People traveling along I-70 through Kansas will come upon an unassuming town called Quinter, Kansas. The town doesn't have a lot of residents, but it did achieve some notoriety in 2006 when one of those residents was declared the oldest worker in the United States at age 104. His name was Waldo McBurney. Another feature that the town has to share is the Castle Rock and Badlands area south of the city.
Quinter, Kansas is in the western part of the state. The badlands area features fossils, limestone, sandstone, chalk and geological formations. Castle Rock is considered to be one of the eight wonders of Kansas. The Castle Rock formation is roughly twelve miles south of Interstate 70 between the towns of Quinter and Collyer. Castle Rock is made up of chalk, limestone and shale. This formation is on private land, so the road to it is not maintained by the state. Portions of the road are rugged with some eighteen inch deep ruts to maneuver around once people leave the dirt road. Cars can make the trip, but SUV's or trucks will have better clearance.
The Castle Rock formation is very fragile and in 2001 there was a thunderstorm that toppled the tallest spire. People are afraid that the Castle Rock spires may not last a lot longer. The badlands are a bit further south of the Castle Rock spires. Visitors to the Kansas badlands will probably feel quite alone. They are totally undeveloped so they are as nature produced them.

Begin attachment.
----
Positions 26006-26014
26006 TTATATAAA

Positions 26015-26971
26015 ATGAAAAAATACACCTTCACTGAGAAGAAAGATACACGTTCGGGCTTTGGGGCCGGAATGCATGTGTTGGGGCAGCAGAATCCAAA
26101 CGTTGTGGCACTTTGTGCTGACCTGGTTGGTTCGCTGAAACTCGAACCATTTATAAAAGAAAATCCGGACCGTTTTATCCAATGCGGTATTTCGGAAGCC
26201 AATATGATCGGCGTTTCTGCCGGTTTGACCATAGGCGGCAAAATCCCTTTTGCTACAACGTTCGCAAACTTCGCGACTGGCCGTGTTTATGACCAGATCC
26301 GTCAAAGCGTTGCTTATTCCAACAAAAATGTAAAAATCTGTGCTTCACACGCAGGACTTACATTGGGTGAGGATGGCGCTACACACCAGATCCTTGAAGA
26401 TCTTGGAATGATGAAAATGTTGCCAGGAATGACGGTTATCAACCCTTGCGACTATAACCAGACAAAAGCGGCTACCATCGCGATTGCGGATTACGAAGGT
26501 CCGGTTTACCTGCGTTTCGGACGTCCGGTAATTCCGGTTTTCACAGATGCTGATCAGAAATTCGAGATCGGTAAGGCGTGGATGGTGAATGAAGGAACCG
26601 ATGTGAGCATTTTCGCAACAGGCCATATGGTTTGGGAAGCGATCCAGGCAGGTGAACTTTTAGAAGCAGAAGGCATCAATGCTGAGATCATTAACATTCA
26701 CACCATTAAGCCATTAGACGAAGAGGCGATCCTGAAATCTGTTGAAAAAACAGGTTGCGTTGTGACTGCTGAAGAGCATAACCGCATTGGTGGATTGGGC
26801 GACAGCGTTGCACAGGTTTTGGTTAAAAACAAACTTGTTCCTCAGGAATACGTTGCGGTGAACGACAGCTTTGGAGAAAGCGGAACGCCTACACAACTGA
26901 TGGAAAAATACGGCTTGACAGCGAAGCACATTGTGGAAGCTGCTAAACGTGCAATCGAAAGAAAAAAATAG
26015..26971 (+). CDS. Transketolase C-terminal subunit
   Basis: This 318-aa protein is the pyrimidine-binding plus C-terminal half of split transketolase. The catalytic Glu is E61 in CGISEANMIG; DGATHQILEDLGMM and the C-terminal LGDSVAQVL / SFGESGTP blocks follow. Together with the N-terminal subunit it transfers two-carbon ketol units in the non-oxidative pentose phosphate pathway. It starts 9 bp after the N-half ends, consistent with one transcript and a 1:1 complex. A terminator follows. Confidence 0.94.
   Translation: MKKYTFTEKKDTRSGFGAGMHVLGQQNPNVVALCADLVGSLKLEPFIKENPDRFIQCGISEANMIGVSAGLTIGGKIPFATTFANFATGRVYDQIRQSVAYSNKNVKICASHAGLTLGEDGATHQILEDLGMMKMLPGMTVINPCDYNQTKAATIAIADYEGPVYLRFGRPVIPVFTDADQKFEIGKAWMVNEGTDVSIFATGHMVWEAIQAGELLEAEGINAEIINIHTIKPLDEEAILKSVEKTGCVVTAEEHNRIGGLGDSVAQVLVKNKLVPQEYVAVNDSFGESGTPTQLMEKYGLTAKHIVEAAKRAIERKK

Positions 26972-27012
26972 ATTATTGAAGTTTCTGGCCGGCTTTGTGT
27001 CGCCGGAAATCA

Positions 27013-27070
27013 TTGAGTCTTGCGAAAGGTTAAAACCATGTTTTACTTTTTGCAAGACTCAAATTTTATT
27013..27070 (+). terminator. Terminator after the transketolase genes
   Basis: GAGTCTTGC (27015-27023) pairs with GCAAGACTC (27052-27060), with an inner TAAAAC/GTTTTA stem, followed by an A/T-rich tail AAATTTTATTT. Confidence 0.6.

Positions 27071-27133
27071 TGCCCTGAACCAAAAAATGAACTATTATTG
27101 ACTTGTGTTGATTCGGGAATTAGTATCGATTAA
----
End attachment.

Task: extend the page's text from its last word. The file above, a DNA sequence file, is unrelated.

The badlands rise up out of the prairie surrounded by cattle and not much else. The lower portions are light colored and form layers of other colored rock until the top is reached with their black tops.
Visitors wishing to get to Castle Rock from the west should take exit 107 off of I-70 at Quinter. Then visitors need to turn south on Castle Rock Road for about fifteen miles. Vehicles then turn east at County Road 466 and follow the signs. If visitors are coming from the east they will take exit 115 at Collyer, then go south on Banner Road for about twelve and half miles. Once they get to County Road 466 or Castle Rock Road they must watch for the sign on the right. The roads to Castle Rock get very muddy in wet weather.
Castle Rock was used in the past as a landmark. The Butterfield Overland Dispatch used the Smoky Hill Trail which is a bit north of the spires. Ruts from the trail can still be seen a few hundred yards north of the Castle Rock spires. The formations got their name from Lt. Julian Fitch who was a surveyor for the Butterfield Overland Dispatch. Fossils from the ancient Cretaceous Sea period are on the private land. Visitors with a keen eye may spot a shark's tooth now and then, although they must be left in place.
There are several hotels in the Quinter area such as the Budget Host Q Motel and the Q Inn. Food sources include the Q Inn Restaurant, Dairy Queen and the Pizza Station.
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